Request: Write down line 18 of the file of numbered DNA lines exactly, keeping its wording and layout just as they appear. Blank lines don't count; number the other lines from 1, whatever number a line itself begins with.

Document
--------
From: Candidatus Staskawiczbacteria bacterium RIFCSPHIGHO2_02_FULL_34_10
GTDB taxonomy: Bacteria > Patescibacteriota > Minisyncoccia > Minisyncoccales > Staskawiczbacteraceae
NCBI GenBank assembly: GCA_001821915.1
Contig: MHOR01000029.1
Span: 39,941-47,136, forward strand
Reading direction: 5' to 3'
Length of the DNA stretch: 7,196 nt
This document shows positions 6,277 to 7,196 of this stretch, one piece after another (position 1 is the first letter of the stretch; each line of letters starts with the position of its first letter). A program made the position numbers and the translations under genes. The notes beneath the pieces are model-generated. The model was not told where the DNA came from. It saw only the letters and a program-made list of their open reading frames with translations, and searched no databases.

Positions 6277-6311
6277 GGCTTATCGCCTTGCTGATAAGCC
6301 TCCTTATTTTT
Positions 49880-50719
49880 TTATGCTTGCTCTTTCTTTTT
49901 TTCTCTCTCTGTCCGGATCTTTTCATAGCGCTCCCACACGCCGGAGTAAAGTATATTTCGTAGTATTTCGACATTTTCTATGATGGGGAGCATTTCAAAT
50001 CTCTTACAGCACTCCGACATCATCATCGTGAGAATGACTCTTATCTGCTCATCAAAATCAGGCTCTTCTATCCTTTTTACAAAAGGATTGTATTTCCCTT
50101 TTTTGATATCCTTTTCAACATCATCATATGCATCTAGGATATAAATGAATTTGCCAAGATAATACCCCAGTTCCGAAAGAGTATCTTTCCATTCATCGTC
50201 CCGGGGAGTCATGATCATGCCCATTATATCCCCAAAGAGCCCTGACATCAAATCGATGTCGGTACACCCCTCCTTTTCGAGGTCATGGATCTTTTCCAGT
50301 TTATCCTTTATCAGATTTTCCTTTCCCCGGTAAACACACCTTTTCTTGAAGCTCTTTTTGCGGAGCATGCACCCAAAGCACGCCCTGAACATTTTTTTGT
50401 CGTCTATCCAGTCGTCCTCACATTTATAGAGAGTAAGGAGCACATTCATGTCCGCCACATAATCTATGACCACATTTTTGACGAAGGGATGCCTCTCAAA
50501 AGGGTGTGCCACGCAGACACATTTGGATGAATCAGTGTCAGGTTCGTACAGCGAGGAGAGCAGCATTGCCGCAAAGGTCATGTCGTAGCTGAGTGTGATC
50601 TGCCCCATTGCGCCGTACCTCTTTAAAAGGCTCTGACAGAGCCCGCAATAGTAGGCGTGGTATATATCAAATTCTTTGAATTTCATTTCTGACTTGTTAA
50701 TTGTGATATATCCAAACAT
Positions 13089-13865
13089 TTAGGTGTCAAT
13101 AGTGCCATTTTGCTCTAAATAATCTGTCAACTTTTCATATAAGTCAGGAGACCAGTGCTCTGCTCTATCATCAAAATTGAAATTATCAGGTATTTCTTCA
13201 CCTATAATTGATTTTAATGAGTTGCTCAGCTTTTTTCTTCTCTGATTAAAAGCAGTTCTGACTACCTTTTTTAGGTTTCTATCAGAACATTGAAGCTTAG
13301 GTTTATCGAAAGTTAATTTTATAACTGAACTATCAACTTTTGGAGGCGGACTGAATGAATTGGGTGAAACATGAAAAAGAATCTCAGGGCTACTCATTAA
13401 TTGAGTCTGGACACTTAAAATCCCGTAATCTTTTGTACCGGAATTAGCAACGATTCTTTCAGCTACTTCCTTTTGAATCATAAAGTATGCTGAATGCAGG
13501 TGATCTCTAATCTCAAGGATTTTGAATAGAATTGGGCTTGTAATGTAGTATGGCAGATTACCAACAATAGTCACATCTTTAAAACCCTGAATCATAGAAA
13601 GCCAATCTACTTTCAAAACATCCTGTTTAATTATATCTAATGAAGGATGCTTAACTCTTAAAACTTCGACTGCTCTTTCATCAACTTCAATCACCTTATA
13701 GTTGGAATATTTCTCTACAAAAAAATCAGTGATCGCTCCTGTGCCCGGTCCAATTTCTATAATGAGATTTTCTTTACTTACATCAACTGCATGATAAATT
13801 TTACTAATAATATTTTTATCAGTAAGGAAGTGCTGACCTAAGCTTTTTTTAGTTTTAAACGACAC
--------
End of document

50301 TTATCCTTTATCAGATTTTCCTTTCCCCGGTAAACACACCTTTTCTTGAAGCTCTTTTTGCGGAGCATGCACCCAAAGCACGCCCTGAACATTTTTTTGT